Integration is core to feeling a sense of belonging in your new home and within your new community. At America Dream, we don’t just want to help you find a new place to live, we want to ensure you make it your home. This is why we’ve outlined key holidays such as Thanksgiving, the celebration and participation, of which go a long way to bringing families and communities together while rooting families in the local USA culture.
While we might think we know all about the holiday, there is a lot of historical significance the day holds in the hearts and minds of proud Americans and often having a deeper understanding and reverence for these moments, can help fully immerse one into a community.
As an EB-5 Investor, you get to live like an American citizen. As part of your journey to adjust to American traditions, here are some key things to consider for Thanksgiving to help you embrace the occasion.
When is Thanksgiving?
This year Thanksgiving is on November 24. Each year it is celebrated on the fourth Thursday in November as per a proclamation issued by President Franklin D. Roosevelt in 1942.
Why do we celebrate Thanksgiving?
To give thanks of course. Prayers of thanks and special thanksgiving ceremonies are common among most religions after harvests and at other times. It’s an important time for family and friends to get together and give thanks for the year experienced.
What are the origins of Thanksgiving?
This is where it gets a little confusing.
In the United States, the earliest documentation comes from the Commonwealth of Virginia, 1619, when 38 English settlers arrived aboard the ship Margaret. The landing was marked by a religious celebration as the charter dictated, “that the day of our ships arrival at the place assigned for plantation in the land of Virginia shall be yearly and perpetually kept holy as a day of thanksgiving to Almighty God.”
The more familiar Thanksgiving precedent is based on the story of the Pilgrims and Puritans who emigrated from England in the 1620s and 1630s. They brought their previous tradition of Days of Fasting and Days of Thanksgiving with them to New England.
The Pilgrims celebrated this with the Wampanoags, a Native American tribe. The Pilgrims may have been influenced by watching the annual services of Thanksgiving for the relief of the siege of Leiden in 1574, now called Oktoberfest.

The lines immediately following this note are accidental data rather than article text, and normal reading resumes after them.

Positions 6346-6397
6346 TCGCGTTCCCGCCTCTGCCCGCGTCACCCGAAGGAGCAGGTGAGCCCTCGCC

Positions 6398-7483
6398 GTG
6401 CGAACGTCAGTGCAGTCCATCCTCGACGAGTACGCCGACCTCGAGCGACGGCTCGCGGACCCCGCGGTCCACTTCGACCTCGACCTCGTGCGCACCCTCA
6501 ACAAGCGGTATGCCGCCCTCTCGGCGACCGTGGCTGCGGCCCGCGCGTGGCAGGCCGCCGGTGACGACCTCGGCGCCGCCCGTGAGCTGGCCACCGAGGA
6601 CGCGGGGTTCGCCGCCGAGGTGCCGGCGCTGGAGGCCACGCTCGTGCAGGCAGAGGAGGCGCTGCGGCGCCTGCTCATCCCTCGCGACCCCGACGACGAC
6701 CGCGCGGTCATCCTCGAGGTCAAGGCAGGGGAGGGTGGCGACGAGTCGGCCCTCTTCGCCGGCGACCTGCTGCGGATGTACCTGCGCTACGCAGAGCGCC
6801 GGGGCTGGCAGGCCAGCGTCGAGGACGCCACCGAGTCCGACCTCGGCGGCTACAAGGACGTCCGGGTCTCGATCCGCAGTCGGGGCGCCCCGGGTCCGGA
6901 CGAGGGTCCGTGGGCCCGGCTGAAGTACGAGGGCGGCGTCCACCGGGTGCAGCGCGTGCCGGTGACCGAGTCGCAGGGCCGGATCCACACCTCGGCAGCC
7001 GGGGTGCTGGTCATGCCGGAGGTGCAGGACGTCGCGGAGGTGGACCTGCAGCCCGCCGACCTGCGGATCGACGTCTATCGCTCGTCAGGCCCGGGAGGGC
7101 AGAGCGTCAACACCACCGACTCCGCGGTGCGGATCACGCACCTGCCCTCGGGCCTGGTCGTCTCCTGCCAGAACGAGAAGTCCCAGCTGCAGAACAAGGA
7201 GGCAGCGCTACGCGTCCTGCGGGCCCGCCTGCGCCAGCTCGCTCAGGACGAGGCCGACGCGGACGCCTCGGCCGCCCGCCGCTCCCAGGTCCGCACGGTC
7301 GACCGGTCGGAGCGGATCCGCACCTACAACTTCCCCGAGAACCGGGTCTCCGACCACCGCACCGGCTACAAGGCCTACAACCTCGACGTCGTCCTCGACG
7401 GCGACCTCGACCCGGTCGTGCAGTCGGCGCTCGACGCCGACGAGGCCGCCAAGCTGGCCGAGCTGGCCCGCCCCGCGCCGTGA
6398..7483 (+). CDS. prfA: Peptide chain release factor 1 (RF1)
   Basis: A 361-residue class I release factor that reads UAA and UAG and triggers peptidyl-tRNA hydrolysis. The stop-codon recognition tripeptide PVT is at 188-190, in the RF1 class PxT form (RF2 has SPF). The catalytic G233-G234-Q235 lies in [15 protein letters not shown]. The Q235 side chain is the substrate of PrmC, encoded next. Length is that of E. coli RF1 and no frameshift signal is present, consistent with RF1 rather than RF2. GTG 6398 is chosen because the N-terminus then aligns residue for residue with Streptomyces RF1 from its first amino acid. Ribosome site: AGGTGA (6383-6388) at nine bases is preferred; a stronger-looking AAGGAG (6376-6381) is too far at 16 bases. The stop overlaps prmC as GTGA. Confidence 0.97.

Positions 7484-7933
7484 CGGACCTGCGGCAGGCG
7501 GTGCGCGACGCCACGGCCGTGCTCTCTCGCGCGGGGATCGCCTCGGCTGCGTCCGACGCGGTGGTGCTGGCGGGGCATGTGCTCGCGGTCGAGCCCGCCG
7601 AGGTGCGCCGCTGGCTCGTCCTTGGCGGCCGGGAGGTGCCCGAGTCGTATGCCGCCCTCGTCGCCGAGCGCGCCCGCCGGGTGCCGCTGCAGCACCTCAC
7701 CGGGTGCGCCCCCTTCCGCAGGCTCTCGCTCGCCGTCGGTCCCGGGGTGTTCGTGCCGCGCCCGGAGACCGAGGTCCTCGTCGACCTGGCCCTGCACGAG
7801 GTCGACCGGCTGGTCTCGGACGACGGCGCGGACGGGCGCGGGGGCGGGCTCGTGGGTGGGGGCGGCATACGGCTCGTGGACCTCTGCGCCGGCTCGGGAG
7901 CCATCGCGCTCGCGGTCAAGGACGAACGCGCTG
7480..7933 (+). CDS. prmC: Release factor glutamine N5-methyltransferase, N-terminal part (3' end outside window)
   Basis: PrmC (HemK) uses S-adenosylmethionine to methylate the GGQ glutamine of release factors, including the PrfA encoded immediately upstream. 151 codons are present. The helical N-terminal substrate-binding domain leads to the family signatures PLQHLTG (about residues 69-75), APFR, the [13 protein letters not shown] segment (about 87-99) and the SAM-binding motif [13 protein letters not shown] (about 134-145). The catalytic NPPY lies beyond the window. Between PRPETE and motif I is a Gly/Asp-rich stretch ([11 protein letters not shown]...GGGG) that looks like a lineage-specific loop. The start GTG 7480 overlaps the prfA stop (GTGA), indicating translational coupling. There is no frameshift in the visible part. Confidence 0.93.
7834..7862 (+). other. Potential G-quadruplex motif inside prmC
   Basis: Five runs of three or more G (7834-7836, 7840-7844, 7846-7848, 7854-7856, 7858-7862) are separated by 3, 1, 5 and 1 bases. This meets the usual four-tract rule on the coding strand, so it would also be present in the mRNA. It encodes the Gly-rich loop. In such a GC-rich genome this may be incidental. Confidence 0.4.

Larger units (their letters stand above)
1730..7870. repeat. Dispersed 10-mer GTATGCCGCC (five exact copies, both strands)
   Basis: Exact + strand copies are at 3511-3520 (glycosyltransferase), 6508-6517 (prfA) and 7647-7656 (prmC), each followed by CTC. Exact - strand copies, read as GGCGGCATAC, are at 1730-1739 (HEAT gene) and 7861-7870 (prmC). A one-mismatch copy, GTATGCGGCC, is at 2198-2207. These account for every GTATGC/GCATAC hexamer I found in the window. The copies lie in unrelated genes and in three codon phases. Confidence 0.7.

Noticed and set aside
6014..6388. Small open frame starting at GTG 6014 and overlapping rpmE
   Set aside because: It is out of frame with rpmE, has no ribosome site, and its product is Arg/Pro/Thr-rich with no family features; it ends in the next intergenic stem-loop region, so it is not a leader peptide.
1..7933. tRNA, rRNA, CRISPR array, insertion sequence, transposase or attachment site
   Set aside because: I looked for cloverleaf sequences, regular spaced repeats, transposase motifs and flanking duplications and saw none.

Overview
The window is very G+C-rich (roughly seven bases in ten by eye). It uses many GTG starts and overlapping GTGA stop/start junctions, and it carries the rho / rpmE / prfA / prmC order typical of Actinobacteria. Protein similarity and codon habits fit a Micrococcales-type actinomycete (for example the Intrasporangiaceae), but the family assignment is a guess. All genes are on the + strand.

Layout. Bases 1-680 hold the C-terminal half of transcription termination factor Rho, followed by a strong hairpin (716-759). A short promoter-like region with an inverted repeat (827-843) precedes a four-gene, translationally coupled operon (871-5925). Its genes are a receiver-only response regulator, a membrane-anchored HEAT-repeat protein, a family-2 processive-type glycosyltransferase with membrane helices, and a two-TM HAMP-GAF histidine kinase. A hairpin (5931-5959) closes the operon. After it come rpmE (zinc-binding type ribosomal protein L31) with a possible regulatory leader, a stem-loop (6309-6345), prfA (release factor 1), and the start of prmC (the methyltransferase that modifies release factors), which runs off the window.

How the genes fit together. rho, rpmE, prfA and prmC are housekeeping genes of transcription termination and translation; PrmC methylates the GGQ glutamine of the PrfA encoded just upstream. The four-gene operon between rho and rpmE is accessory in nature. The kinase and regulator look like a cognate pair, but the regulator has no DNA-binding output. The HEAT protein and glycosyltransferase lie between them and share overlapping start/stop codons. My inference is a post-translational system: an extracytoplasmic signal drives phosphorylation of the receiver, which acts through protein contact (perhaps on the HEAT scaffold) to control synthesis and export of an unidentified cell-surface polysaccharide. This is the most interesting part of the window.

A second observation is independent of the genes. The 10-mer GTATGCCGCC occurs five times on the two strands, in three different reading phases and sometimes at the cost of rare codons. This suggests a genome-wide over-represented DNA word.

On Thanksgiving Day, it is common for Americans to share a family meal, attend church and view special sporting events.
Thanksgiving is celebrated in public places with parades such as Macy’s Thanksgiving Parade in New York City, ABC Dunkin’ Donuts Thanksgiving Day Parade in Philadelphia, America’s Hometown Thanksgiving Parade in Plymouth, Massachusetts, McDonald’s Thanksgiving Parade in Chicago and Bayou Classic Thanksgiving Parade in New Orleans. What Americans call the Holiday Season generally begins with Thanksgiving. The first day after Thanksgiving Day—Black Friday—marks the start of the Christmas shopping season.
In 2010 a new tradition emerged to also celebrate Thanksgiving with a meal with friends, as a separate event. This is referred to as Friendsgiving.
We don’t know for sure that turkey was served at the meal shared between Pilgrims and Wampanoag Indians. For meat, the Wampanoag brought deer, and the Pilgrims are said to have provided wild “fowl.”
Strictly speaking, that “fowl” could have been turkeys, but historians think it was probably ducks or geese.
In the 19th century, turkey had become a popular dish at Thanksgiving celebrations but not quite synonymous.
Apart from Dicken’s Christmas Carol, the novel Northwood by Sarah Josepha Hale in 1827 described Thanksgiving with a Turkey at the head of the table with Hale herself, campaigning to establish Thanksgiving as a national holiday. In 1863 a presidential proclamation by Abraham Lincoln made it official and the story, it appears, evolved from the literature. (Roosevelt moved the dates around a few times until he settled on the fourth Thursday of November.)
Before long, the cultural links between Pilgrims, turkeys, and Thanksgiving became an inextricable and integral part of American schoolchildren’s education.
If you are looking to celebrate your first Thanksgiving as an EB-5 Investor, contact American Dream who can help facilitate and streamline the process of applying for this investment-to-residency Visa.